Sunday, April 27, 2014

Kombucha, the Tea of Gods

I was six or seven months into a high raw food diet several years ago, when I discovered Kombucha.   Kombucha is a fermented, sweetened tea that employs a colony of bacteria and yeast to consume sugars and transform the tea mixture into a living drink.  The microbe colony responsible for this friendly ferment forms a gelatinous layer that floats on the surface of the tea.  This floater is referred to as the “mother” of living vinegars and is often referred to as SCOBY, “Symbiotic Colony of Bacteria and Yeast.”

As with all living foods, enzymes, probiotics, and concentrated nutrients engender these foods with health-supporting properties.  Research in Europe has shown Kombucha to be supportive of digestive function.  Other potential benefits include immunity support, cancer prevention, and improving liver function.

What a wonderful beverage!  I bought several bottles from our local health food store, and then learned how to make it myself.  Since then it has been a staple in my refrigerator that I enjoy often, particularly in warm weather.  It’s tart and tingly, reminiscent of champagne, soothing as it travels down the channel into the belly where it does its job of providing pro-biotics, positive, digestion-enhancing, constipation-relieving  microbes to the system.

For those of you who would like to make your own Kombucha, here’s how.

A one gallon GLASS jar.
6 air tight bottles suitable for bottling liquid.  (I use bottles saved from my store-bought Kombucha – they’re perfect.)
Plastic spoon

Kombucha in starter tea
1 Kombucha culture* in some starter tea
4 black or green tea bags (black is best)
1 cup sugar (organic is best)
The best water available; spring water is wonderful, otherwise filtered is good.
* If you don’t have a Kombucha mother in some starter tea, you can often find one by asking at your local health food stores.  People there often have them in their refrigerators waiting for good homes.  Some health food stores sell packaged Kombucha starter kits.  Alternatively, the bottled kombucha available in health food stores, if it is unpasteurized, can be used to grow a culture (“mother”).  Just one bottle will do it, along with some patience.

Empty the bottle of Kombucha into a glass quart jar, and cover it with a cloth or paper towel (so it can breathe) and an elastic band. Keep it at room temperature for two weeks without touching the jar.  The culture is slowly growing.  That “baby” can be used, then, to start your own batch of Kombucha. 

Boil 1 gallon water
Remove from heat and add 1 cup sugar.  Stir until it is dissolved.
Add the 4 tea bags and stir gently.  Let steep until the mixture is room temperature.
Pour the liquid into the gallon jar.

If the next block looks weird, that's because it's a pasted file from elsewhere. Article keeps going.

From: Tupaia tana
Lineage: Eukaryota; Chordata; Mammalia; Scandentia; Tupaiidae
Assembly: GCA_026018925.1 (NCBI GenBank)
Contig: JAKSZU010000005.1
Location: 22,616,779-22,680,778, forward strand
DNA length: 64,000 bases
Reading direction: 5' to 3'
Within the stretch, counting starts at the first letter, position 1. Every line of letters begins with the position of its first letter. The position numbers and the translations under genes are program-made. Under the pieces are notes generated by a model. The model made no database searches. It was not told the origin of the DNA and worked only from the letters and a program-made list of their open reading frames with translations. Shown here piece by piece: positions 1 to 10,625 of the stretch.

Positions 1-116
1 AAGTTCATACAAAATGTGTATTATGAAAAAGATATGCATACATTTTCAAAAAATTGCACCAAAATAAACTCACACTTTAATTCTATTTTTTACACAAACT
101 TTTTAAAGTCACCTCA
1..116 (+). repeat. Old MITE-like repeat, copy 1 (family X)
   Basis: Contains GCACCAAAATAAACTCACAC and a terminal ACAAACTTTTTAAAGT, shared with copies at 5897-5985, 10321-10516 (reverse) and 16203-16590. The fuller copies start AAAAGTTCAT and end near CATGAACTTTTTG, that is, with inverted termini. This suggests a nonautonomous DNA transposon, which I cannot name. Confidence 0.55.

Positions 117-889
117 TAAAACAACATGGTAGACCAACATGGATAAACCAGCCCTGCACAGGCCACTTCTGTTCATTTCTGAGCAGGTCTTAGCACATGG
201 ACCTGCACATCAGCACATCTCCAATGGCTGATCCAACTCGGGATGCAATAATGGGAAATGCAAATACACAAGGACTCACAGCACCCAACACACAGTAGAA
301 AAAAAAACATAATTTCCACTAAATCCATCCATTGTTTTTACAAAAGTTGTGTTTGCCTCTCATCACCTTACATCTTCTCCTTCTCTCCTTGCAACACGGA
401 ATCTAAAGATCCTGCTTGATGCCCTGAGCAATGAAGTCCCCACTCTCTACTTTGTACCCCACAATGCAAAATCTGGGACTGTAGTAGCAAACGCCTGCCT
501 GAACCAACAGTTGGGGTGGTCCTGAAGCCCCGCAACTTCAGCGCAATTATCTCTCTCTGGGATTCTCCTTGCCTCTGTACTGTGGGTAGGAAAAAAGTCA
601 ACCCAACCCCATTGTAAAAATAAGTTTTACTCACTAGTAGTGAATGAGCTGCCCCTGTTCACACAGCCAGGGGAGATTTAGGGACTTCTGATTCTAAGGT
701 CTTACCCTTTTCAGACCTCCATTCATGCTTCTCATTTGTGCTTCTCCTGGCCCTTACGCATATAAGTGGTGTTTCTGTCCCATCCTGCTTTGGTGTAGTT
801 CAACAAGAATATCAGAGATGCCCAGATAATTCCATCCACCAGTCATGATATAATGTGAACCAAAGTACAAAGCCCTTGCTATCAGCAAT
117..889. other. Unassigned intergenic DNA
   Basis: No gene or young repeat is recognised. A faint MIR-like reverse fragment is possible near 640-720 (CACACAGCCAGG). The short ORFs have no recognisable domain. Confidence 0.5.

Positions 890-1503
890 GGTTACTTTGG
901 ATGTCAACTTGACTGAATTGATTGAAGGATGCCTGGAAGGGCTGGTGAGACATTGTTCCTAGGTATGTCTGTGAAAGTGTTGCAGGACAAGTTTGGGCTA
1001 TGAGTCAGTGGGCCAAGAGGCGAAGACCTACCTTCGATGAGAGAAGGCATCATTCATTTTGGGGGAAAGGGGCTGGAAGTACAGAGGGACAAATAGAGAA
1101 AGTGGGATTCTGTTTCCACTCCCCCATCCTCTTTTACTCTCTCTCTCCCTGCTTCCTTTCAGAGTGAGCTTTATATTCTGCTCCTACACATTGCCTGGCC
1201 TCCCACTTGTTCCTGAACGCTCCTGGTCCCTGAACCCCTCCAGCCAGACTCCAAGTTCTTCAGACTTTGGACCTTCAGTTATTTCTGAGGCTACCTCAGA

Add the mushroom and the starter Kombucha.
Cover with a towel or paper towel….something that breathes.
Label the mixture with the date. Let sit at room temperature, out of direct sunlight.

Taste it after about a week with a non-metal spoon.  If it tastes like vinegar, it’s ready.  If it’s still quite sweet, taste it every couple of days until the tastes suits you.  When you think it’s right , (and it really is all about taste here), remove the mother and ½-1 cup  liquid to a jar.  Cover with a tight lid and store in refrigerator until you’re ready to make another batch of Kombucha.

Decant the new Kombucha into glass airtight bottles. Refrigerate. 
That’s it!  You have Kombucha. 

The mother must be stored in the refrigerator until you’re ready to make more Kombucha.  It will grow at room temperature.

 The next time you make Kombucha using that mother, it may grow so much that it grows a “baby.”  If it does, you can peel the baby off for a second jar.  If it doesn’t detach easily, just leave it attached, and it should be easily detached after another batch or two.

If you like your drinks on the fizzy side, just leave your freshlybottled batch in a warm place for 3 or 4 days, and then checkon it.  Be careful, as they might get really bubbly  or even explode if left for too long.



Tuesday, April 15, 2014

What's Gluten All About?

I was visiting a long-time friend in another city last weekend, and we were chatting about the general proliferation of gluten-free products on grocery store shelves and the rising number of people announcing that they want to avoid gluten.  We agreed that as recently as 5-10 years ago, we didn’t know anyone who was gluten free or who wanted to be.  And we didn’t notice the very few products in the health food stores, noting that they weren’t in the supermarkets at all!  By comparison, even good old Bisquick, (which I haven’t used in 30 years or more,) now has a gluten-free variety among the pancake products.  So what’s the deal with Gluten, and why are so many people avoiding it?

Let’s start at the beginning.  Gluten is a protein composite made of gliadin and glutenin stuck together by starch, and is found in several grains, including wheat, which, by the way, is found in many, many food products. Trying to avoid all wheat is a difficult task indeed.  Gluten is the substance that makes bread dough stretchy and elastic.  Changing the gluten changes the dough—very refined gluten makes chewy bagels, and less refined gluten produces pastry dough.  Bakers measure the dough elasticity with a took called a farinograph.  For years everybody thought that gluten was good news, and before all the wheat in this country became genetically modified in the 50s, it may well have been good news.  It is a source of protein and was sometimes added to food to boost its protein content.  (We’re talking way beyond bread products here.  Gluten is also used in cosmetics, beer, vitamins, soy sauce, ice cream, ketchup, and many other products.)

The problem with gluten is three-fold.  First, some people are allergic to wheat, and all wheat contains gluten.  These words refer to grains of other products that almost surely contain gluten:  triticum vulgare, tritcale, hordeum vuglare, secale cereal cereal, tritcumspelt, wheat protein, hydrolyzed wheat protein, wheat starch, hydrolyzed wheat starch, bulgur, and wheat germ.
Second, the following items may (or may not) contain some gluten:  vegetable protein, modified starch, natural flavor, artificial flavor, caramel color, hydrolyzed plant or vegetable protein, flavorings, seasonings, dextrin, and maltodextrin.